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Old 03-25-2012, 10:12 PM   #1
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Fall on sewer pipe?


What does the plumbing code require for the "fall or pitch" of sewer pipe.
Prefer X inches in 5 feet understand it's 4 degrees. Don't know how to convert.
Also how is the easiest way to check for leaks prior to concrete is poured.
Done some plumbing on mobile homes but not in a slab where you only get one shot to get it right.

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Old 03-25-2012, 10:29 PM   #2
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Fall on sewer pipe?


Standard is 1/4" per foot. There are circumstances where 1/8" per foot is permitted.

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Old 03-27-2012, 11:15 AM   #3
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Fall on sewer pipe?


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Also how is the easiest way to check for leaks prior to concrete is poured.
Done some plumbing on mobile homes but not in a slab where you only get one shot to get it right.
You're going to need a double test ball and Y. Use it as shown in the middle pic and then the piece where the test ball enters can be used as clean out after the system is complete.



Now for a pressure test you'll need to find the highest point in the drainage system and install a temporary 10' piece. This is accomplished by the use of a fernco type coupling. Fill with a garden hose till full and test for 15 min checking for leaks (it may take a while depending on the size of the drain system so be patient). You'll know it's leaking if the water level drops dramatically or never fills completely.
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Old 03-27-2012, 11:44 AM   #4
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Fall on sewer pipe?


I guess the 10' pipe is for water pressure because of the weight of the water column.
Can you get a screw in fitting with a water hose attachment. Would be easier to plug one end and hook hose up. Do they make such a fitting. Just don't want any surprises! Gets expensive to fix a slab leak.
I have seen plumbers put a square in the bathroom floor before the slab was poured to bring plumbinp thru. Why would they do that? They pack fill in it. Only saw it a few times. I was a floor installer. Like they weren't sure of their placement of the rough in.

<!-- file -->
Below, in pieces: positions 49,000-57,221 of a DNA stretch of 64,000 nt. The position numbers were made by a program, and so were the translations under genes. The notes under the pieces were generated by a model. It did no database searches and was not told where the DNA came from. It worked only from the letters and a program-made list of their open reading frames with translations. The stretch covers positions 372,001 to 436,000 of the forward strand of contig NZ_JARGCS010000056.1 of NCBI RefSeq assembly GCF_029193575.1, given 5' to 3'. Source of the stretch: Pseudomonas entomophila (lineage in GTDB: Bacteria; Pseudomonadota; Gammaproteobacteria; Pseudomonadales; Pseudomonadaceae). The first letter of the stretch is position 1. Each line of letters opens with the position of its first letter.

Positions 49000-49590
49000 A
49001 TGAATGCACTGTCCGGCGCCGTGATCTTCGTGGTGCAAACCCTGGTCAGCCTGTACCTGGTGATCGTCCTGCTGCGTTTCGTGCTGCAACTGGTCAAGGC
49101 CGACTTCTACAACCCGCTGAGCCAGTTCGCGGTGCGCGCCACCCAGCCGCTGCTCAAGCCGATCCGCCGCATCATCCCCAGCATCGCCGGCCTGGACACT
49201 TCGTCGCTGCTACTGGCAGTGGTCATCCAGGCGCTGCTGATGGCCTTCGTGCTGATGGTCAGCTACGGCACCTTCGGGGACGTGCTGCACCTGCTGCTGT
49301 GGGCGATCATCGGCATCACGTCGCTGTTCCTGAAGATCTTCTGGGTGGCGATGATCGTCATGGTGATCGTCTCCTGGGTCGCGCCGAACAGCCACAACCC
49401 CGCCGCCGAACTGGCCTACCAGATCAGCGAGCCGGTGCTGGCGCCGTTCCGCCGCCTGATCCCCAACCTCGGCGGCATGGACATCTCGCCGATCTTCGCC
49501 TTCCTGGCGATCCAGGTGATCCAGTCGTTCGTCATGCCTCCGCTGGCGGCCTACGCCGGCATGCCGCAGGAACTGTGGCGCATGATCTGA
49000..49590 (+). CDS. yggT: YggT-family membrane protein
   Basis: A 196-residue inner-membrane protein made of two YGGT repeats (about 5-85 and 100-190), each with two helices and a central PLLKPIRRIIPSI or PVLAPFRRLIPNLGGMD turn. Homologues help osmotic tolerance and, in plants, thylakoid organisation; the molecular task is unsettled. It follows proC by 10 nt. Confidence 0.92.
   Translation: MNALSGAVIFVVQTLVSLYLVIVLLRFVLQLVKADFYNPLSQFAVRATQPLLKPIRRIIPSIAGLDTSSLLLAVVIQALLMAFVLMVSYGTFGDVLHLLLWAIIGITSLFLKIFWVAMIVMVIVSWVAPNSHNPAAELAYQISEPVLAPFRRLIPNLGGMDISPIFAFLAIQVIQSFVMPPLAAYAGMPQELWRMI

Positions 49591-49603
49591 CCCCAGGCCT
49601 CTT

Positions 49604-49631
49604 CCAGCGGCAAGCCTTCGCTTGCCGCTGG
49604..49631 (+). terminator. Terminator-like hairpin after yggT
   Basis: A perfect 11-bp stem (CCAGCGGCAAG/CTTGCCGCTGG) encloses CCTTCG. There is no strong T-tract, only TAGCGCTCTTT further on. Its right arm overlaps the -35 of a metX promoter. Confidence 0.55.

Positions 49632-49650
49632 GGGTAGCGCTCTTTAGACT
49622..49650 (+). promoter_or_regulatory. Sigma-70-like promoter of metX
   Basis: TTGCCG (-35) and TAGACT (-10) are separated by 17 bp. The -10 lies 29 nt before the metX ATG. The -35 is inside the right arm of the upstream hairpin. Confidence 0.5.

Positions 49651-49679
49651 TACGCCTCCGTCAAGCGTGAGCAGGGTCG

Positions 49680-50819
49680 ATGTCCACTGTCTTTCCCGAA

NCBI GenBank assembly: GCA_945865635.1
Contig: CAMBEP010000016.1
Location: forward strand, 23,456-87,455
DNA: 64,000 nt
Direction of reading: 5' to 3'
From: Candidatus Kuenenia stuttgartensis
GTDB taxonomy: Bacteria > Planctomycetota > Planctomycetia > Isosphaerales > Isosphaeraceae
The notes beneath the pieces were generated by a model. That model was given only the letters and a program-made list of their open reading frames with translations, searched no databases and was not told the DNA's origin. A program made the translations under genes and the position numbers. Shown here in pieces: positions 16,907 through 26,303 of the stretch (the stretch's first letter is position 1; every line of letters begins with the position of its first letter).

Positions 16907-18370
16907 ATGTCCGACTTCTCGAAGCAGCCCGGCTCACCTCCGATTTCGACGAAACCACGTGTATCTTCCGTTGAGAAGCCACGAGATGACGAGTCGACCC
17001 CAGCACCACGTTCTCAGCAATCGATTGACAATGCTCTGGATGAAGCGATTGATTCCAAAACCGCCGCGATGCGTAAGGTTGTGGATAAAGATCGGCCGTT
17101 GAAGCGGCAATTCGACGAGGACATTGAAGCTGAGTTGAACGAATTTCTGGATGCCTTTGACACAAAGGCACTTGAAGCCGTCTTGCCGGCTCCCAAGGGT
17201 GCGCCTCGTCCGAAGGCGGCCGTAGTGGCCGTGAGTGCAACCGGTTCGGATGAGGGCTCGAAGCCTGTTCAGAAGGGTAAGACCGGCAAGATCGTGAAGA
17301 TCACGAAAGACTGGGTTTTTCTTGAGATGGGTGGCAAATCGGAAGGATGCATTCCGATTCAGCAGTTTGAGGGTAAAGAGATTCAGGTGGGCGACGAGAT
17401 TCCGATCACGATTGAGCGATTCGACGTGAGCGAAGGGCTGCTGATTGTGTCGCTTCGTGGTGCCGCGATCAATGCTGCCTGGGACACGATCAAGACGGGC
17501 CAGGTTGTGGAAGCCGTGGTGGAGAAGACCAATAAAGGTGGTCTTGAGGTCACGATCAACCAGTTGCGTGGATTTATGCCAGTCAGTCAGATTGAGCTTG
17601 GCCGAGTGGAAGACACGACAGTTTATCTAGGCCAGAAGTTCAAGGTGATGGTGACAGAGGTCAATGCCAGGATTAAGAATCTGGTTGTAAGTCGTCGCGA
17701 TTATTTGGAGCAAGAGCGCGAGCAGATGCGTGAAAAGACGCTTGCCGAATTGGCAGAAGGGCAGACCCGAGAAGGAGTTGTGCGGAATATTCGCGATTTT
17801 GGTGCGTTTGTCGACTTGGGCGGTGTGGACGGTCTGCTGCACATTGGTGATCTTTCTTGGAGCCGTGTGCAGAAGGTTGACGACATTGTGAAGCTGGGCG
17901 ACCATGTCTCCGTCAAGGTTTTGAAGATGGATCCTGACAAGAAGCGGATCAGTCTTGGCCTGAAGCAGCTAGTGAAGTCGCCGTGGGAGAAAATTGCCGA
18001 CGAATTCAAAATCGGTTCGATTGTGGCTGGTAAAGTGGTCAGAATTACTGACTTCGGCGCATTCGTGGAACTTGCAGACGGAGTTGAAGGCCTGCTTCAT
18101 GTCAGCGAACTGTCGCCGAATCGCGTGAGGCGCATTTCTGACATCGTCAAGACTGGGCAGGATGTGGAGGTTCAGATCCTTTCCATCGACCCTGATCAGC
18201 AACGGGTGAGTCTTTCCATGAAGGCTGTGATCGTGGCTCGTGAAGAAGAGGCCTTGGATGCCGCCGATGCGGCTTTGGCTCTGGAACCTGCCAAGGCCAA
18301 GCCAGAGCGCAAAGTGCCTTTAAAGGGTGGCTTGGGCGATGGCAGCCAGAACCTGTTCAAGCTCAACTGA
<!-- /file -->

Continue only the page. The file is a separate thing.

BTW what is normal stub up for the toilet from the wall. I think it's 12" to edge, is that right? I know you can get an offset to correct but that's a clog waiting to happen to me.
Thanks again!
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Old 03-27-2012, 12:19 PM   #5
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Fall on sewer pipe?


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I guess the 10' pipe is for water pressure because of the weight of the water column.
Exactly.

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Can you get a screw in fitting with a water hose attachment. Would be easier to plug one end and hook hose up. Do they make such a fitting. Just don't want any surprises! Gets expensive to fix a slab leak.
So you want to just fill through the plug? Sure they do but in order to test properly you'll that 10' piece to test properly. As for a slab leak you only need test the new drainage and that's why I suggested installing a Y fitting, easy insertion point for the test ball and then it can be used as cleanout afterwards.

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I have seen plumbers put a square in the bathroom floor before the slab was poured to bring plumbinp thru. Why would they do that? They pack fill in it. Only saw it a few times. I was a floor installer. Like they weren't sure of their placement of the rough in.
Actually they were boxing out for a tub drain. The trap would be in/under the slab and as it goes in after the pour they'll need space to install it.

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BTW what is normal stub up for the toilet from the wall. I think it's 12" to edge, is that right? I know you can get an offset to correct but that's a clog waiting to happen to me.
Stub up or out? Stub out is normally 12" from finished wall to center of drain. Stub up is flush with finished flooring surface. I highlighted finished as I have seen too many instances where people have forgotten about drywall/tile, etc... on the wall or tile/stone, etc... on the floor and have had to redo or hack it into place. Either alternative is not pretty.

Good luck and let us know how you get on.
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Old 03-27-2012, 12:56 PM   #6
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Fall on sewer pipe?


Meant rough-in.
Now I understand the dirt box. Will use that.